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In 2013 Jean Segura, the Milwaukee Brewers’ shortstop, had an average draft position of 234th overall according to data from the National Fantasy Baseball Championship. That’s pretty dang low for a player who busted out with a season of nearly .300 with 44 steals and made him one of the better infield values of the year. Obviously he was a huge bargain an a true difference maker in the ole fantasy game. At the same time his production caved like the career of Britney Spears in the second half (did you see how Britney has been accused of spraying on a six-pack for her performances in Vegas?). What should we expect from Segura, a player who had strong overall numbers but very spotty consistency in 2013?
Let’s start with the obvious positives. Segura hit .294 and stole 44 bases in his first full season in the big leagues an uber-impressive feat. Those are good numbers for any position, let alone a guy who calls shortstop home. Only one other man in baseball could match both those numbers – Jacoby Ellsbury.
Now the negatives.
Though Segura hit .294, the in-season splits aren’t as heartwarming as the final number. Let’s look at his batting average month by month.
April – .367
May – .345
June – .277
July – .281
August – .252
September – .214
After batting .354 over his first 52 games the bottom literally fell out on Jean (when I hear that name I always think Jean Grey from the X-Men. I know, I’ve got problems). Over his final 96 games Segura hit .261. For two thirds of the season he was league average. Just pointing it out. He still hit .294 overall which is terrific an on the year he hit .317 against lefties and .287 against righties showing that he can handle all types of arms. However, that 2/3 season tank job makes me nervous that he’s going to repeat that .294 mark. After all, he only had an 18 percent line drive rate with a 59 percent ground ball mark. Those numbers don’t always suggest .294. Sometimes they suggest .264.
Another issue to toss out there. In 789 career plate appearances Segura owns a .326 OBP, a league average mark. The guy just doesn’t walk. Segura drew 25 free passes last season. Mike Trout walked 29 times last September. Due to the fact that he doesn’t know how to take a walk, Segura scored only 74 times. Given that he hit .294 and stole 44 bases while playing 146 games… that’s a poor number. His runs scored mark isn’t likely to rise much unless he does a better job at seeing pitches and taking a walk because as we’re about ready to see growth in the homer category isn’t coming.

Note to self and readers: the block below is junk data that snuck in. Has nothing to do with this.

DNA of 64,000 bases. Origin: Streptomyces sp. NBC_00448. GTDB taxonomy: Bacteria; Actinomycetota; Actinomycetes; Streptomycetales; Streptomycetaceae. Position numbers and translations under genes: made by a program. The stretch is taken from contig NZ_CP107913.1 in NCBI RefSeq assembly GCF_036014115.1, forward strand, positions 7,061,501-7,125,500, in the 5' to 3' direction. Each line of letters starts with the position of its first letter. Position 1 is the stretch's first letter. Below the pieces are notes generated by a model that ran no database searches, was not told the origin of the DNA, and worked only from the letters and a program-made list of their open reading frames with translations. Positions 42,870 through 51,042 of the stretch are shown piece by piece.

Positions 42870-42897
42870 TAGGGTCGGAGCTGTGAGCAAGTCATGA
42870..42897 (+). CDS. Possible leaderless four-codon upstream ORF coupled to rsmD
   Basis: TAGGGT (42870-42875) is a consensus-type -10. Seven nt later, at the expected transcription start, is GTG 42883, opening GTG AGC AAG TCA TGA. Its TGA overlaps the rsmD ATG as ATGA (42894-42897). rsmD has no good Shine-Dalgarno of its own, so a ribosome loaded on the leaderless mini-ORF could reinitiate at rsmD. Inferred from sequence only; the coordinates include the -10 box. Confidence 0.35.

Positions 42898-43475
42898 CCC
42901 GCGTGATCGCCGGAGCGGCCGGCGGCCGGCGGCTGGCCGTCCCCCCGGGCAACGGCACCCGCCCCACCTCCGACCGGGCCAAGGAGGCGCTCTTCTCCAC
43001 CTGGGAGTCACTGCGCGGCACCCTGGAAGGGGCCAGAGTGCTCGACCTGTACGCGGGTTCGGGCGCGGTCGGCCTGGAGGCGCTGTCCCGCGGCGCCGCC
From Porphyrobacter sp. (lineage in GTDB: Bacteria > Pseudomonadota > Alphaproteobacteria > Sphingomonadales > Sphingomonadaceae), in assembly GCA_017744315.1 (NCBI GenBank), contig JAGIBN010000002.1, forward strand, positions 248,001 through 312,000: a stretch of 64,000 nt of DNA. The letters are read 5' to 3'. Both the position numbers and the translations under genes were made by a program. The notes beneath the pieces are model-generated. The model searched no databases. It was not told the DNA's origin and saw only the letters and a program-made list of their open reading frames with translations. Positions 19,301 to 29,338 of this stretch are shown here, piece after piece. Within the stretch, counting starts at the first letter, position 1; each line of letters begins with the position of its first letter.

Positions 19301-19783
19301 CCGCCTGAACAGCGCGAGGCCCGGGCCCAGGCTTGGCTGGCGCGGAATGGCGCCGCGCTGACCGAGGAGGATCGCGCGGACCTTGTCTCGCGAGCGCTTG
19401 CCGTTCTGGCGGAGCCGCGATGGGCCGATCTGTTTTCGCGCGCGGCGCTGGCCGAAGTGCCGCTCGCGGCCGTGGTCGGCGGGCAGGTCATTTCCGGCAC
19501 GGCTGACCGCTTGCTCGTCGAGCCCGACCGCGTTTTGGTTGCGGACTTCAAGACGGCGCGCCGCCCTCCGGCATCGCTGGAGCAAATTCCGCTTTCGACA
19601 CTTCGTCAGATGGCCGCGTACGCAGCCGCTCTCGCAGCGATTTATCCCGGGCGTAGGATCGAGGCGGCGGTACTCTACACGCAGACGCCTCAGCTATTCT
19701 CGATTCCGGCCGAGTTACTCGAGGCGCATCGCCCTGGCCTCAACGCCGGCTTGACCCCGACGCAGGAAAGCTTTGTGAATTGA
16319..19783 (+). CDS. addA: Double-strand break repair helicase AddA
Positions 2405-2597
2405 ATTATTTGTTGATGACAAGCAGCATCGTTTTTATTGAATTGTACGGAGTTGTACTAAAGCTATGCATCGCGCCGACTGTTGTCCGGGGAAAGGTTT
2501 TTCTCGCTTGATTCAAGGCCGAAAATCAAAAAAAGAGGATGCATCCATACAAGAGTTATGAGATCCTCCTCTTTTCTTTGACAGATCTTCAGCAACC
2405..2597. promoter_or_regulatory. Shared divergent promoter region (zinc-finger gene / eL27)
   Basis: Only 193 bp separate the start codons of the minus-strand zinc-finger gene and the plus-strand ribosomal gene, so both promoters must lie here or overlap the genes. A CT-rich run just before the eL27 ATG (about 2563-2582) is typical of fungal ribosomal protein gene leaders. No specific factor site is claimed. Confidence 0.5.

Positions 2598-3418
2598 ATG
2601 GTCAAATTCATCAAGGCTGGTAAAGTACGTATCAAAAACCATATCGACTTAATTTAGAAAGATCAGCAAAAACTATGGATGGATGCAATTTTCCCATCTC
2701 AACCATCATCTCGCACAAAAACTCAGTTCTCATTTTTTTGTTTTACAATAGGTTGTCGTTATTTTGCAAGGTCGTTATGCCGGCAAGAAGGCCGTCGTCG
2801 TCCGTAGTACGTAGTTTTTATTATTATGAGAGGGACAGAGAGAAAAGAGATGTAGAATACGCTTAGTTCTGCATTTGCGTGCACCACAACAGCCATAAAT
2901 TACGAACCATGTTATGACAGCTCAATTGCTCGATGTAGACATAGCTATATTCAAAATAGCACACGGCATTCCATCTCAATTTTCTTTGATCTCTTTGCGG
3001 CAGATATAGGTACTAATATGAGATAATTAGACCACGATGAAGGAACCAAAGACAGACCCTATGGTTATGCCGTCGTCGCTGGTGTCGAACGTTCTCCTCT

Just cause. No reason.
What about the power? Segura hit zero homers in 2012 (151 at-bats). He hit 12 homers in 588 at-bats in 2013. That’s 12 homers in 739 at-bats, not exactly an impressive number, as a big leaguer. If we remove the 52 games from 2013 in which he was killing it – he had eight homers those two months – we’re looking at a player who has hit four homers in 136 big league games. During his minor league career Segura hit a total of 26 homers in 399 games. His pace per 136 games in the minors was nine homers. Facts are facts with Segura. He simply cannot lift the ball (his 22.5 percent fly ball rate as a big leaguers is laughably low given the big league average is 35 percent). Segura knows his talents and hitting the ball in the air isn’t one of the things he does well so he simply doesn’t. Good for him. Bad for his homer total.
So this is what we have in Segura.
We have a player who is talented.
We have a player who could finish in the top-10 in steals in 2014.
We have a player who knows his strengths and plays to them.
We have a player who was amazingly good for the first two months of 2013 before regressing to merely a solid option at the dish.
Segura isn’t going to help anyone in the homer and RBIs columns, and it’s doubtful if he will be anything other than really solid in the runs scored mark. That leaves his fantasy value pretty dependent on that batting average, and as I touched on above I’d put my money on him batting closer to .264 than .294 this season. He’s worth a starting spot in mixed leagues for his speed factor, there is zero doubt about that, but realize if you roster him that it’s more likely than not that his 2014 output will fall short of what he did in 2013.
By Ray Flowers